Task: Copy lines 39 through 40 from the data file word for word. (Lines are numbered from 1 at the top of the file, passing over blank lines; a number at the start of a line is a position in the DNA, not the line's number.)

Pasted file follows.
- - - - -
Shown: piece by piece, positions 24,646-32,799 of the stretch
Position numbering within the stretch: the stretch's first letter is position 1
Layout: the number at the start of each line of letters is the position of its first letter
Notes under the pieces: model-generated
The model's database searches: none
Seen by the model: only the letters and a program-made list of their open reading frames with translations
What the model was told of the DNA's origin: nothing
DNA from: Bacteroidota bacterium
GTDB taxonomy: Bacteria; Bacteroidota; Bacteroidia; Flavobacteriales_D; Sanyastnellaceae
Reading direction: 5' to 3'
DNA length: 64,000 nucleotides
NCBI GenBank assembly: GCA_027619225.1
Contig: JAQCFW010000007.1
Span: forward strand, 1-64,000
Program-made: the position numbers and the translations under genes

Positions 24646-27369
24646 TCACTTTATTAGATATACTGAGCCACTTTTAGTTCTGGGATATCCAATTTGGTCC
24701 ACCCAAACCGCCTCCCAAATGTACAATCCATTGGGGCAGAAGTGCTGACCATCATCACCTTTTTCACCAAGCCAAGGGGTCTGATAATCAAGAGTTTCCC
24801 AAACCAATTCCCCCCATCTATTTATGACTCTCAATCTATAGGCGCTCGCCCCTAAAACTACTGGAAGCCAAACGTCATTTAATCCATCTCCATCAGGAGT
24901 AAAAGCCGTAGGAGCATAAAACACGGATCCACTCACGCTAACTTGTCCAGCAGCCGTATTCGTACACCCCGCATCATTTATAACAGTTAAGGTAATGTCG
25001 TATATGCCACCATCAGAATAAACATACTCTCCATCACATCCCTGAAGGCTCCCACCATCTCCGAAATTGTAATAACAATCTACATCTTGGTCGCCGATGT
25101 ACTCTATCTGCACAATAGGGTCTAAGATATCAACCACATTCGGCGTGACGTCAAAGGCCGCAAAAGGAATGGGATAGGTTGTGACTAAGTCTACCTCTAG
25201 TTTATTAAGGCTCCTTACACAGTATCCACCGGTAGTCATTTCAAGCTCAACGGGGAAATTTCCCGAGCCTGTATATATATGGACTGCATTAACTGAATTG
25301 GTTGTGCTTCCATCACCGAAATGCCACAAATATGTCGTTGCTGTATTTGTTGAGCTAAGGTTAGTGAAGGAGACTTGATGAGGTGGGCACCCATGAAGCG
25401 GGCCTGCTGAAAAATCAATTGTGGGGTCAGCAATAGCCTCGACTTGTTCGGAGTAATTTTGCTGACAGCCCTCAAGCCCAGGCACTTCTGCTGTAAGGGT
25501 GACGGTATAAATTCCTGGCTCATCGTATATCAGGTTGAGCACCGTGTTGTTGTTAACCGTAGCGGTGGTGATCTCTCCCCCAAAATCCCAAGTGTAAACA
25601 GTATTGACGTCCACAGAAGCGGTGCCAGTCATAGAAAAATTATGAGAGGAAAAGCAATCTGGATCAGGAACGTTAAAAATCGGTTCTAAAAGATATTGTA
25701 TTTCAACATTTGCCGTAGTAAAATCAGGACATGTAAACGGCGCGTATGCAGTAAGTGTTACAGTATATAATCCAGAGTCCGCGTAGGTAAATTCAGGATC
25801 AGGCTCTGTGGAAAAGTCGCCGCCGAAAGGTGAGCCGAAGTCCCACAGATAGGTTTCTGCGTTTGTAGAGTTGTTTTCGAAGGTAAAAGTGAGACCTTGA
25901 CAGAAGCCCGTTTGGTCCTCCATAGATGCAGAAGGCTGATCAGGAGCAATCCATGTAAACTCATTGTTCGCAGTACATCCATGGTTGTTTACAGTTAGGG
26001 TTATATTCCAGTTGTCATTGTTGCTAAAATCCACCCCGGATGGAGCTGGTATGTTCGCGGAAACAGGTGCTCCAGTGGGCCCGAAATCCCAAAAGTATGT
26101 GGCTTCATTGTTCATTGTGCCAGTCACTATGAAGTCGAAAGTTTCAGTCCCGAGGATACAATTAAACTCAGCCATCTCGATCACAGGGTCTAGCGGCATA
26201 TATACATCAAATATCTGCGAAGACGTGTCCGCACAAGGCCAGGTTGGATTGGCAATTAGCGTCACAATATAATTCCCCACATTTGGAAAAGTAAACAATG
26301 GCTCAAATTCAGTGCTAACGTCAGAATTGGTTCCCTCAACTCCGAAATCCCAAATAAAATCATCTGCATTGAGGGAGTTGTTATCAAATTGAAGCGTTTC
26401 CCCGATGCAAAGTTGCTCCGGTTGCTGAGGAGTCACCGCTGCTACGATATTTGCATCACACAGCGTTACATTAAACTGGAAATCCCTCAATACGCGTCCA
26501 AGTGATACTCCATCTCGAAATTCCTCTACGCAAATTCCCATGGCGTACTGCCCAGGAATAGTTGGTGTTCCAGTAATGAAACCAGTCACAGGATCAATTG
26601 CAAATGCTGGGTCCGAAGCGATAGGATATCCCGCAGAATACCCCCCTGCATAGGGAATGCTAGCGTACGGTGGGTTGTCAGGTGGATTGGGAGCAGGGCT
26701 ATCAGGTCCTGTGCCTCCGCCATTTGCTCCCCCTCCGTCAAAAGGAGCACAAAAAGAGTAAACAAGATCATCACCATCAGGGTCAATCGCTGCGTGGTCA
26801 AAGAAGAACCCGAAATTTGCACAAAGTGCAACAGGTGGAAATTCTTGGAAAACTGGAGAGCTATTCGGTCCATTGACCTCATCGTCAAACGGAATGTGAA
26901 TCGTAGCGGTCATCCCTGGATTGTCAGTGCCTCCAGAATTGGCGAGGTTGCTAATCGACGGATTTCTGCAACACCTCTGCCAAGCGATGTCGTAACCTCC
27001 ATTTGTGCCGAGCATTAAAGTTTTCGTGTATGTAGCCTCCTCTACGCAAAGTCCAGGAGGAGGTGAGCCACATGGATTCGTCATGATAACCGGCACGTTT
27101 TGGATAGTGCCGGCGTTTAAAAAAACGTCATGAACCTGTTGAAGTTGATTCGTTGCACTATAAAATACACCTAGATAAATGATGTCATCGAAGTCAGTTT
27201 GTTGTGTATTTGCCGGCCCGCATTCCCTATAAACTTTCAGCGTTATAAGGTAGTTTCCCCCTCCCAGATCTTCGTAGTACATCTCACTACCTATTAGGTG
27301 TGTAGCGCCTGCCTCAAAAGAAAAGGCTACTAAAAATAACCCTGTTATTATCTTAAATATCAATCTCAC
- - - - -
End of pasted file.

26801 AAGAAGAACCCGAAATTTGCACAAAGTGCAACAGGTGGAAATTCTTGGAAAACTGGAGAGCTATTCGGTCCATTGACCTCATCGTCAAACGGAATGTGAA
26901 TCGTAGCGGTCATCCCTGGATTGTCAGTGCCTCCAGAATTGGCGAGGTTGCTAATCGACGGATTTCTGCAACACCTCTGCCAAGCGATGTCGTAACCTCC